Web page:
The Irati Forest Spain

The Irati Forest Spain

The Irati Forest Spain

It’s a steady drive from our location at Isaba, near the French border, towards Pamplona in the Navarra region. First we’re taking a 20km diversion off the main route, towards The Irati Forest in this vast part of Spain. Unbelievably, Irati is the second largest forest of its kind in Europe, with over 17,000 hectares and we can’t wait to explore just a small section.

The Irati Forest Spain

Wild horses and remote countryside

This scenic driving route takes us through the parched landscapes of a Spanish Summer. We’re passing glorious scenery, where the Pyrenees meet the more gentler slopes which stretch for miles around.

Occasionally, we have to pause, whilst wild horses share the mountain pass. This beautiful sight of adult horses escorting their foals is just idyllic. There’s plenty of them to keep us entertained as they criss-cross the pasture land between us.

The road is a dead-end route, leading only to the vast expanse of the Irati Forest. We know we’ll be leaving here later today, because there’s no overnight parking permitted and little else in this remote corner of Navarra.

Wild horse Spain

A paid parking area ~ The Irati Forest Spain

Upon arrival, a friendly English-speaking parking attendant greets us and collects the 3 Euro fee. Before we know it, he’s guiding us towards a large parking area which is almost full. Luckily, we find a place to park. Although it’s a bit tight, we’re with plenty of other motorhomes, so feel right at home.

Not only, should Irati be an interesting place to explore, but it’s also a hot one. Unsurprisingly, the August heat is full on, so we’re ready for a plunge in a swim spot. Fingers crossed, it won’t be long before we find that ideal river pool but first we need to find a suitable walk.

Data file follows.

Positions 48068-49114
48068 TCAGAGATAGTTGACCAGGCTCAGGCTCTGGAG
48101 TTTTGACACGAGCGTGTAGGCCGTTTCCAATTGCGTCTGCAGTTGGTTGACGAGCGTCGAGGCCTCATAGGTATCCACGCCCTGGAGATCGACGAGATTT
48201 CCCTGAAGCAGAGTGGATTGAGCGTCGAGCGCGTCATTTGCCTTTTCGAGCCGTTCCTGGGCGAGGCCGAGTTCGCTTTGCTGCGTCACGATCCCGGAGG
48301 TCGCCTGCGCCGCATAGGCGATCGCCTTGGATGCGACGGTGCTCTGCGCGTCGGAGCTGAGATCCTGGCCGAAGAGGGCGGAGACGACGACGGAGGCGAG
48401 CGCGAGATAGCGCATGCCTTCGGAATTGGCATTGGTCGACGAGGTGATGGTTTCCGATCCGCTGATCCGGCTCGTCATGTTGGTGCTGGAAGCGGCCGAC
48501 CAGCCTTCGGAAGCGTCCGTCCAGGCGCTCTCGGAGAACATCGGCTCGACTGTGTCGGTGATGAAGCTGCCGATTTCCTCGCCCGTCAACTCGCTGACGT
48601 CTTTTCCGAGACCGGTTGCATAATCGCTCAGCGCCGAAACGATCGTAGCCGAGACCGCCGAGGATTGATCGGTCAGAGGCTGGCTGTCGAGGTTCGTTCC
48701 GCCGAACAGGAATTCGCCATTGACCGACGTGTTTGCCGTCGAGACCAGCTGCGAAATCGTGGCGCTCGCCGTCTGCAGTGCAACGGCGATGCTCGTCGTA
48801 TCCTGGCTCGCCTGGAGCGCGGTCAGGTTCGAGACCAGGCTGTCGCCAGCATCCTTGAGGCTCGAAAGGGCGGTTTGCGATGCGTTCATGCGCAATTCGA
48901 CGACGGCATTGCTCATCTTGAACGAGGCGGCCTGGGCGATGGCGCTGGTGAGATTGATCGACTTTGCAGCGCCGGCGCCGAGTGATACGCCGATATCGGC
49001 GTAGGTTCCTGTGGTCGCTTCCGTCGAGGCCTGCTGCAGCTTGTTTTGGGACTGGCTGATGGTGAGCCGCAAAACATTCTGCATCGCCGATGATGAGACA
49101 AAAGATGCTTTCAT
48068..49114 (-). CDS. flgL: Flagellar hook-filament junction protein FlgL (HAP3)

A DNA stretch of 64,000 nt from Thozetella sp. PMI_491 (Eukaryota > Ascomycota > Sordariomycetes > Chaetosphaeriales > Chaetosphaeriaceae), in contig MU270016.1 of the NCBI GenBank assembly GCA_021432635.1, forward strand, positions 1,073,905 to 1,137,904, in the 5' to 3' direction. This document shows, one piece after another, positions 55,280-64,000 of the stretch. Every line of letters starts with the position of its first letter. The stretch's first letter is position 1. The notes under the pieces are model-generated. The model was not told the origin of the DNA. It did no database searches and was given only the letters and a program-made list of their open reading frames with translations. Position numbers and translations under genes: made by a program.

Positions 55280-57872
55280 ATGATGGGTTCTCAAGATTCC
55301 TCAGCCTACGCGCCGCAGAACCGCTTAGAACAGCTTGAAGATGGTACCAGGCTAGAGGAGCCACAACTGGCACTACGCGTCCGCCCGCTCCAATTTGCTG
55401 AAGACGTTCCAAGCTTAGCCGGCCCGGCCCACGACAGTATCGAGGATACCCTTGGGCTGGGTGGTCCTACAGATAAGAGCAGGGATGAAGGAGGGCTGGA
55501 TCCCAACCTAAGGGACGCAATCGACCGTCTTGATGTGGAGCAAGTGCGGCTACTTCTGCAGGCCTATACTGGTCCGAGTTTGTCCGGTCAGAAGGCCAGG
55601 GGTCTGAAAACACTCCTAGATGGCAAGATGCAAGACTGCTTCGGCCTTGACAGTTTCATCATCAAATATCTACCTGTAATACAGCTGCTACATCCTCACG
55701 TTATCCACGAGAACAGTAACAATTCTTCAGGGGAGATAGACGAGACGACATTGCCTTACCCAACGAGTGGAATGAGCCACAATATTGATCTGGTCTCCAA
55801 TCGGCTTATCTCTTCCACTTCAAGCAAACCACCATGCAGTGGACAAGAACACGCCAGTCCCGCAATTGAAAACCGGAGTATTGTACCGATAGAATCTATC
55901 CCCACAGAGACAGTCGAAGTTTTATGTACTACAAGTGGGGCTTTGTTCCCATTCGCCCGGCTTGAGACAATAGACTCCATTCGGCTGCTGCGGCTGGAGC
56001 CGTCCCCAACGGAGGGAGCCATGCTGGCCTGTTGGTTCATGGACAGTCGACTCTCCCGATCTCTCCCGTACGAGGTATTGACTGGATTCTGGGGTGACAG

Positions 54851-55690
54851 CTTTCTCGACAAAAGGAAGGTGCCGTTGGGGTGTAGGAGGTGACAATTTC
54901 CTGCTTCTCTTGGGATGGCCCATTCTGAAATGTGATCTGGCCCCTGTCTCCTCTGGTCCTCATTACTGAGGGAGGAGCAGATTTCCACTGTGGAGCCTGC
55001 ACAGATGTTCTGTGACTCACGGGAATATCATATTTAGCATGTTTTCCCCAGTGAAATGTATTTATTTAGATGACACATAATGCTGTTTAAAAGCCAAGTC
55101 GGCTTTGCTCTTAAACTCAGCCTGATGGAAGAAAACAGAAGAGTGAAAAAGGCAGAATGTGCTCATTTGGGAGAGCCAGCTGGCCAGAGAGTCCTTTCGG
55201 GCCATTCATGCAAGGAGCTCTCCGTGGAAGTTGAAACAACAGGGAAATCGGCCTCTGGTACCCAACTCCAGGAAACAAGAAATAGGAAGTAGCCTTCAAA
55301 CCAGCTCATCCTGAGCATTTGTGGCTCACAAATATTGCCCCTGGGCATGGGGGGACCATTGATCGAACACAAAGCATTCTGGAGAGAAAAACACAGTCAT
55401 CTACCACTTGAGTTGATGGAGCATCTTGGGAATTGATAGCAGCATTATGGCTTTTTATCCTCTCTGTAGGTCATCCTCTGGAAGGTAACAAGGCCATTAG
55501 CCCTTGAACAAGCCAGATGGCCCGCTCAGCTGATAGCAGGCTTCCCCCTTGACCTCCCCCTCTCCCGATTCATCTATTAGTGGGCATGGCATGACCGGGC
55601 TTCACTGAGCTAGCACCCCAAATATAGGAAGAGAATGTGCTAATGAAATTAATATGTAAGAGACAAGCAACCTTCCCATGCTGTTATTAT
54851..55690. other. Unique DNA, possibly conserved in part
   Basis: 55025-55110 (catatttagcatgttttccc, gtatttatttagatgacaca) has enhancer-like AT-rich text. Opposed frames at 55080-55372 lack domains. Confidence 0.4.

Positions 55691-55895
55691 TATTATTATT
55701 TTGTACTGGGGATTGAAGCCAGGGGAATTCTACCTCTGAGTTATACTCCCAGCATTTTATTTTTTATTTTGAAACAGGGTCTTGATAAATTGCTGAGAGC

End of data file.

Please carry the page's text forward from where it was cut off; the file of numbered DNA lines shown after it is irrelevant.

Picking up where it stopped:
So, with walking trainers and a strong flask of coffee at the ready it’s time to hit the trails.

The Irati Forest Spain

Walking trails galore

Soon we realise the forest is full of walking trails galore, which are of various lengths with plenty of signs. To be honest, we’d need longer here to explore many of the trails, and we don’t have time today. So, we decide to do two short walks instead.

First is a short, 2km out and back route, taking us through the forest towards some cascades.

It’s a gentle, picturesque path, popular with families, most of which have wet items of clothing and picnic bags.

Hopefully this means, there’s a good pool nearby.

Icy cold water ~ The Irati Forest Spain

Sure enough, a beautiful clear river and gentle cascades appear between the trees. There’s a small beach section which is busy, but large smooth rocks along the river make for a good rest stop.

Walking up the rocks gradually brings us at a series of pools, where calm water awaits before tumbling to lower sections.

Before long, we’re ready to do the big toe test. Then, Nigel decides to give a plunge a miss, after he looses feeling in his foot from the icy cold water.

I should know better, but decide to just go for it regardless of freezing off the skin cells. Soon, I realise it’s a mistake, because this water is absolutely icy and I soon feel queasy from the shock.

We’re no strangers to a river dip, but this is seriously cold water, enough to take your breath away and mine takes a few hours to recover.

A walk to a small Chapel

Trying to regain my composure, I limp on back along the trail, freezing cold despite the heat. Next, we choose another short trail, leading from the parking area up a short path towards a little Chapel.

Here we pass a cafe, where visitors enjoy refreshments with views across the forest. There’s also toilets here, another useful addition in these remote parts.

Luckily, the steps leading this way get the blood circulating again, and I begin to warm up again. It’s a cute little chapel here, pristinely painted in white, but not open to visit.

The Irati Forest Spain

Is it worth the drive?

Overall, we spend the afternoon wandering in the Irati forest, and it’s a beautiful and relaxing place to be.

However, it is far from anywhere, so it’s not too much of a practical option if you’re on a time constraint.

Another thing to consider is the lack of overnight parking. We do know of one campsite which is about a 20 minute drive away, Camping Urrobi, although we didn’t stay ourselves.

For those with plenty of time on their hands, the Irati forest is worth a detour but otherwise, it seems a bit out of the way.

At the end of the day, Irati is a perfect place for long walks, perhaps more so than the shorter routes. So, if you have the time, grab your rucksack and make a day of it. After all, the second largest forest in Europe has to be one of those good to see locations whilst travelling in this part of Spain.

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